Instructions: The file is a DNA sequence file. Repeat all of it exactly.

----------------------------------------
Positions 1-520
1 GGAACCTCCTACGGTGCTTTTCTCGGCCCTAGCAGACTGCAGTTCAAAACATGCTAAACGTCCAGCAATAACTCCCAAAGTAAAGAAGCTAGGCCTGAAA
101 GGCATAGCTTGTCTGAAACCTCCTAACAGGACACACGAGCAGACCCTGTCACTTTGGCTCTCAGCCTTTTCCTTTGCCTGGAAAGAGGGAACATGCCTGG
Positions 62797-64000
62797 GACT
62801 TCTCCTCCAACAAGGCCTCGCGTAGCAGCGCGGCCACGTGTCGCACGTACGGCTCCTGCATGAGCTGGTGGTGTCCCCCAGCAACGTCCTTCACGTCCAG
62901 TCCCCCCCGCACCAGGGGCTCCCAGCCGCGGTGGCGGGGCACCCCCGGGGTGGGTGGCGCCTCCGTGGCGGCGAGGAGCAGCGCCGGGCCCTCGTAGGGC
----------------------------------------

Positions 1-520
1 GGAACCTCCTACGGTGCTTTTCTCGGCCCTAGCAGACTGCAGTTCAAAACATGCTAAACGTCCAGCAATAACTCCCAAAGTAAAGAAGCTAGGCCTGAAA
101 GGCATAGCTTGTCTGAAACCTCCTAACAGGACACACGAGCAGACCCTGTCACTTTGGCTCTCAGCCTTTTCCTTTGCCTGGAAAGAGGGAACATGCCTGG
Positions 62797-64000
62797 GACT
62801 TCTCCTCCAACAAGGCCTCGCGTAGCAGCGCGGCCACGTGTCGCACGTACGGCTCCTGCATGAGCTGGTGGTGTCCCCCAGCAACGTCCTTCACGTCCAG
62901 TCCCCCCCGCACCAGGGGCTCCCAGCCGCGGTGGCGGGGCACCCCCGGGGTGGGTGGCGCCTCCGTGGCGGCGAGGAGCAGCGCCGGGCCCTCGTAGGGC